There’s no way something like a double diffsuer is suddenly gonna pop up like it did back in 2009. Also, ever since the ban on DD, teams have not been able to claw back lost downforce (2010 cars cornered much faster than anything in 11,12 or 2013). Scope of radical developments in F1 is gone for now, unless FIA decide to actually open up some areas of development, which will probably never happen.

    • spoutnik (@spoutnik) said on 22nd January 2014, 19:31

      @jcost To be fair, I personally don’t care about lap times, as long as there is real racing :)

      • JCost (@jcost) said on 22nd January 2014, 19:38

        I’d rather have more competitive racing with 1,5 seconds slower cars but I don’t want to see cars going 3 seconds slower and eventually even slower due to fuel saving. But I’m not expecting that, top engineers and designers will get on top of that sooner than later.

      • Jere Jyrala said on 22nd January 2014, 20:36

        Things that I care mostly about any racing cars are performance, engine sound and lap times, so for example I wouldn’t like if the fastest lap of the weekend in the upcoming season at monza would be like 1m26, because racing is about driving the track around as quick as possible so from these 2 words ”Faster” and ”Slower” I always prefer the first one.

  2. BasCB (@bascb) said on 22nd January 2014, 12:48

    “The way in which the races are managed by the teams is one of the big differences between 2013 and 2014. It is fair to say there are several different ways to skin a cat and this will produce different scenarios as we explore different possibilities about how to manage energy and power.

    Sounds good to me, let’s hope that becomes reality and lasts for more than the first 3-4 races (until teams converge on one best practice).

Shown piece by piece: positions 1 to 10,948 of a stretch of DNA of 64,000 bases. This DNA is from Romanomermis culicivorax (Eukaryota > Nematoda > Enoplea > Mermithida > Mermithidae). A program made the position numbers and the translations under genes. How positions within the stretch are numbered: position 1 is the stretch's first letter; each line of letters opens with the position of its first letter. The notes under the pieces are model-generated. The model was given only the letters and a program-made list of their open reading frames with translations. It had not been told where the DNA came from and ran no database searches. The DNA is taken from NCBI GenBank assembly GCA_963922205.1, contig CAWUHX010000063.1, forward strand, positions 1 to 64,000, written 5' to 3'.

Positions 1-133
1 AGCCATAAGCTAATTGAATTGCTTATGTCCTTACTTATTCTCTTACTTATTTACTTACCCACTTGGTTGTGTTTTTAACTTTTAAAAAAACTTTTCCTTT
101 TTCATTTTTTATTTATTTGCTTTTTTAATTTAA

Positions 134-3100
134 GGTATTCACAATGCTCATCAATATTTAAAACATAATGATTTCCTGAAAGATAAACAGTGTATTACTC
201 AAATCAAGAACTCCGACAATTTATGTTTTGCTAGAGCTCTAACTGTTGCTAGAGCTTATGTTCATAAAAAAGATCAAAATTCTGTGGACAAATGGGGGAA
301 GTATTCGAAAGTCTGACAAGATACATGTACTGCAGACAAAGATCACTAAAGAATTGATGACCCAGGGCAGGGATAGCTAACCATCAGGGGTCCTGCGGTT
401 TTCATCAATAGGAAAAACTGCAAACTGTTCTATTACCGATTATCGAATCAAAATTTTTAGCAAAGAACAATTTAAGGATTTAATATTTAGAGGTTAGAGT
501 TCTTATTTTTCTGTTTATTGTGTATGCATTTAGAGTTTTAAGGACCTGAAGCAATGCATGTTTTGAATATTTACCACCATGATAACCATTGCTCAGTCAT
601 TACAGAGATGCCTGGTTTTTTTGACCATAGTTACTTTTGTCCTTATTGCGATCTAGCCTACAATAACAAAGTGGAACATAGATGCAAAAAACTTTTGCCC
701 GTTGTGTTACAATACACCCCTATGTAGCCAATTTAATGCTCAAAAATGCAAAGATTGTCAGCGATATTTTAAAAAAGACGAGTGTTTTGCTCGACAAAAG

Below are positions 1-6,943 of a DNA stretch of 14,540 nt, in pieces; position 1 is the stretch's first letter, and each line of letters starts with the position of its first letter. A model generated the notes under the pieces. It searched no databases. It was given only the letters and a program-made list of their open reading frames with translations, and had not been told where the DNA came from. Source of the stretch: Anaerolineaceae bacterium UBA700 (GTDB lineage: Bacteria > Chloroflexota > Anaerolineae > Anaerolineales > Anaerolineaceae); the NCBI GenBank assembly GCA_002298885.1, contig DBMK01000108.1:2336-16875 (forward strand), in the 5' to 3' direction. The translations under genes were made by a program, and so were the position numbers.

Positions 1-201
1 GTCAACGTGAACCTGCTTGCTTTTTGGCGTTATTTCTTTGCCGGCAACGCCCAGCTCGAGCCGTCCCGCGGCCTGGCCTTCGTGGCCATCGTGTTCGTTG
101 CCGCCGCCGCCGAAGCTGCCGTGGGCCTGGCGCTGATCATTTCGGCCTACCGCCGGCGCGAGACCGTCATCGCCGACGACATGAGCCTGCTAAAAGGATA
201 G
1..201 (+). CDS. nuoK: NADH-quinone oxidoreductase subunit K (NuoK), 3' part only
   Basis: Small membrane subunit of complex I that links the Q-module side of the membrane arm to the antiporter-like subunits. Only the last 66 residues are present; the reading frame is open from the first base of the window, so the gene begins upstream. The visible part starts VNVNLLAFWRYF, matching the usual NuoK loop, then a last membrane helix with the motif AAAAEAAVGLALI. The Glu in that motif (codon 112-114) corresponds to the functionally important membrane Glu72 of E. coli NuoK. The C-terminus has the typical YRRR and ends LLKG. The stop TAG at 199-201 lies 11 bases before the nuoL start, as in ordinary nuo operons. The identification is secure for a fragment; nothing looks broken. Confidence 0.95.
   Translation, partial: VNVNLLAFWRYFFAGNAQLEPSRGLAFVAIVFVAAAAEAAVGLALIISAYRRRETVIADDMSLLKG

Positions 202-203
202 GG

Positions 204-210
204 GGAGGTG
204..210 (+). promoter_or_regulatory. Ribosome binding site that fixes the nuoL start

The more diversity in approach the better in my view, especially if they all have a fair chance of reaping results at different tracks or parts of the weekend.

  3. Jason (@saint-jay) said on 22nd January 2014, 14:59

    1) Faster does not equal better, therefore slower does not equal worse.
    2) Not surprising if they are slightly slower, this is the first time in over 20 years they’ve had V6 Turbo’s, vs. the years they had to perfect V8 powered cars
    3) Less downforce is something that F1 needs. You should see more drivers out-braking one another. In other words, more of a window for REAL passing.
    4) The new changes do bring some mystery and an unpredictable attitude: something Formula 1 desperately needs.

  4. DaveD (@daved) said on 22nd January 2014, 15:44

    I’m more excited and intrigued for this season than I have been in many, many years. Can’t wait to see the solutions the teams have come up with and how quickly they can claw back lost time.

  5. Paul (@frankjaeger) said on 22nd January 2014, 21:46

    The more I hear about developments for the 2014 season, the more I anticipate it. Although allowing drivers to use KERS/ERS systems is technically ‘artificial’ I myself would much rather see drivers tactically deploying ERS units for boosts than generic DRS passes. DRS passes do not test a driver’s offensive/defensive skill the same way ERS-catalysed battles round long sections of the track do; I don’t want drivers to rely on DRS straights to execute an overtaking move. Moreover, with the turbo engine I hope to more frequently see ‘real racing’ on ’14 circuits

  6. Scottie (@scottie) said on 22nd January 2014, 23:28

    The cars will have more Torque, less drag and less cornering speed. Does anyone not think that this could help overtaking? The top speeds will be about the same, if not a bit faster, and the braking zones would be much larger with the lower downforce!

    Imagine, a Ferrari passing a Red Bull into the Parabolica at Monza on the last lap… it’s closer to reality this year!